[pscustomobject]@{
Name = $Service.Name
DisplayName = $_.DisplayName
}
}
[Click on image for larger view.] Figure 2. Sorting the data while using the pipelinevariable can lead to undesirable effects.

This is just a handful of the services, but you can tell pretty quickly that something isn't quite right here. The last item in the pipeline is saved to the pipeline variable due to the aggregation that is occurring with Sort-Object. This is happening because all of the data is being held up by Get-Service before being sent to Sort-Object to be sorted based on the given sorting parameters. Because of this, the pipelinevariable no longer shows all of the output and isn't a good source of data to be used later on in other commands in the pipeline.

Building a function that allows you to make use of this parameter is easier than you think! The key component when you build your function or script is to include the cmdletbinding attribute that defines your function as an advanced function and opens up this parameter (as well as other common parameters). You can quickly verify this by looking at the command syntax like in the images below:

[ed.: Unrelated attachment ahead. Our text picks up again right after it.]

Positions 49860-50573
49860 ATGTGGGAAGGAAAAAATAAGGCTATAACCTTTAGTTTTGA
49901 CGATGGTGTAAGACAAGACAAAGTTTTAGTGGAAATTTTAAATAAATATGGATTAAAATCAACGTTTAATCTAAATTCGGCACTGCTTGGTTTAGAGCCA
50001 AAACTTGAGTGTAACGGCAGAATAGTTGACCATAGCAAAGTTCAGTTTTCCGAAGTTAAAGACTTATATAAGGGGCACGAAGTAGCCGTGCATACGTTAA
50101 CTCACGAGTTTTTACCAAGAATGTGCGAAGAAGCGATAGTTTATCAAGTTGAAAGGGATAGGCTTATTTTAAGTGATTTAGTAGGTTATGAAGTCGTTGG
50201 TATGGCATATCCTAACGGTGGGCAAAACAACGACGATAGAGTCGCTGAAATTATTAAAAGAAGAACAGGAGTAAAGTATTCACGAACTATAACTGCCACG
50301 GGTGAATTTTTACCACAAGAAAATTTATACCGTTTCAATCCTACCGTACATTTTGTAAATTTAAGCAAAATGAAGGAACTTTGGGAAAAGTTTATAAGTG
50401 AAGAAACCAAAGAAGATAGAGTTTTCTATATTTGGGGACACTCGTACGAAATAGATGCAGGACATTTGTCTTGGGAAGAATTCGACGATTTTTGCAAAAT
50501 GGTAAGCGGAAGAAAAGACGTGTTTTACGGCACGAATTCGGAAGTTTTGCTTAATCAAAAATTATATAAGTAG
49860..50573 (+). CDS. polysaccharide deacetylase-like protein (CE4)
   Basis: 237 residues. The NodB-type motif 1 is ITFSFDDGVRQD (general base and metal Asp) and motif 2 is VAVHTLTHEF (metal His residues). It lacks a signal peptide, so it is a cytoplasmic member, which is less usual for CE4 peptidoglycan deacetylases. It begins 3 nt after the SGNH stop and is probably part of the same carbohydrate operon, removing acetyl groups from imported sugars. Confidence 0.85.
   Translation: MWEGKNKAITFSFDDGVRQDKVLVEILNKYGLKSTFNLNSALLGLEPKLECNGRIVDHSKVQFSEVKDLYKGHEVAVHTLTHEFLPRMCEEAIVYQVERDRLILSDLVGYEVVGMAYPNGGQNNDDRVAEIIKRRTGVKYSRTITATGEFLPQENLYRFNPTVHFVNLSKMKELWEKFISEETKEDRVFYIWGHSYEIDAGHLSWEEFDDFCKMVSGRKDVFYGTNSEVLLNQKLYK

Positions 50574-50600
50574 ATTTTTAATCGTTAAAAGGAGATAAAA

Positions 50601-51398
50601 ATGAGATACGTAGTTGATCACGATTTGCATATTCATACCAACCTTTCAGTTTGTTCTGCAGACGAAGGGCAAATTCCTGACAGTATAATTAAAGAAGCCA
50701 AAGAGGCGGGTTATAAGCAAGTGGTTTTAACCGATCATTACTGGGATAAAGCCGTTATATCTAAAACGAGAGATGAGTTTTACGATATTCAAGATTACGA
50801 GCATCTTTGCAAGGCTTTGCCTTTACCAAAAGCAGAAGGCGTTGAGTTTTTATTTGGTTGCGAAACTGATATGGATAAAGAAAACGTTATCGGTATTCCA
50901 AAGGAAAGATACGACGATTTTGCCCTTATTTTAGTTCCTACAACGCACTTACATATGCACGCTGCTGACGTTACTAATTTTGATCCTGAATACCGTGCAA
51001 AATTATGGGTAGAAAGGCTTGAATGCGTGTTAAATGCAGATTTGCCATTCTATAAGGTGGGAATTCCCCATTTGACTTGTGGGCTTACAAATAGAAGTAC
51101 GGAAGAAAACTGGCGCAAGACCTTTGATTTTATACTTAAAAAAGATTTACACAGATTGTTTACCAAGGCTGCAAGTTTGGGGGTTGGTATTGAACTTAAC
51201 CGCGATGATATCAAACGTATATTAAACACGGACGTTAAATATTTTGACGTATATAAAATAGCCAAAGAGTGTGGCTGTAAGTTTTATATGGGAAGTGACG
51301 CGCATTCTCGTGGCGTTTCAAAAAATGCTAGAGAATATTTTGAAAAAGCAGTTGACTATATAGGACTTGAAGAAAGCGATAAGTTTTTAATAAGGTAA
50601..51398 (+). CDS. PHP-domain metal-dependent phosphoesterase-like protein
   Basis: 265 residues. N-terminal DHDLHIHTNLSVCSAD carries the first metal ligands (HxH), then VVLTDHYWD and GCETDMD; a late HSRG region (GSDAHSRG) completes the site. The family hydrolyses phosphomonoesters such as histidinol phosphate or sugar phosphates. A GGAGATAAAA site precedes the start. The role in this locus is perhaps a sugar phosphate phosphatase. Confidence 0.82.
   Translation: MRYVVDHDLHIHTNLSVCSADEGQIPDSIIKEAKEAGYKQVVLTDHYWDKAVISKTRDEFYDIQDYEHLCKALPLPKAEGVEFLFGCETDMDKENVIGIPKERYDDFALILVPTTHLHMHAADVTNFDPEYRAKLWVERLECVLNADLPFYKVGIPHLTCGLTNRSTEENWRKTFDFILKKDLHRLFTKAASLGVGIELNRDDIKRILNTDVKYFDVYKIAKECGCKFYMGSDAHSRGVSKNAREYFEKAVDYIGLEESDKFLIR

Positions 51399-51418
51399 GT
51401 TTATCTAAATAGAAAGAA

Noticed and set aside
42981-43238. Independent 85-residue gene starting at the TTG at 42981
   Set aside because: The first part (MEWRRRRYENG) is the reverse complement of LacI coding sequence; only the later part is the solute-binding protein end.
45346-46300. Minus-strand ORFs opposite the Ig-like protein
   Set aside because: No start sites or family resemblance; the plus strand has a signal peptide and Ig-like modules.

Without cmdletbinding:

Function Test-Function  {
Param (
[string[]]$Data
)
}

Get-Command Test-Function -Syntax 

Figure 3. Function that doesn't support common parameters.

 

With cmdletbinding:

Function Test-Function  {
[cmdletbinding()]
Param (
[string[]]$Data
)
}

Get-Command Test-Function -Syntax

 

[Click on image for larger view.] Figure 4. Function that does support common parameters.

You can see that the CommandParameter label is used on the function that includes the cmdletbinding attribute which means that we have our PipelineVariable enabled for use.

Once you have done this then you can begin building out your function. The process to do this is a little quirky, for a lack of better words. I found that supporting the pipeline in the function using more traditional means like the Process block only seems to send the first item in the pipeline to the variable as shown below.

 

Function Test-Function  {
[cmdletbinding()]
Param (
[parameter(ValueFromPipeline=$True)]
[object[]]$Data
)
Process {
ForEach ($Item in $Data) {
$Item
}
}
}

1..5|Test-Function -PipelineVariable t|ForEach{$t}

[Click on image for larger view.] Figure 5. Function where the pipelinevariable is not working as expected while support pipeline input.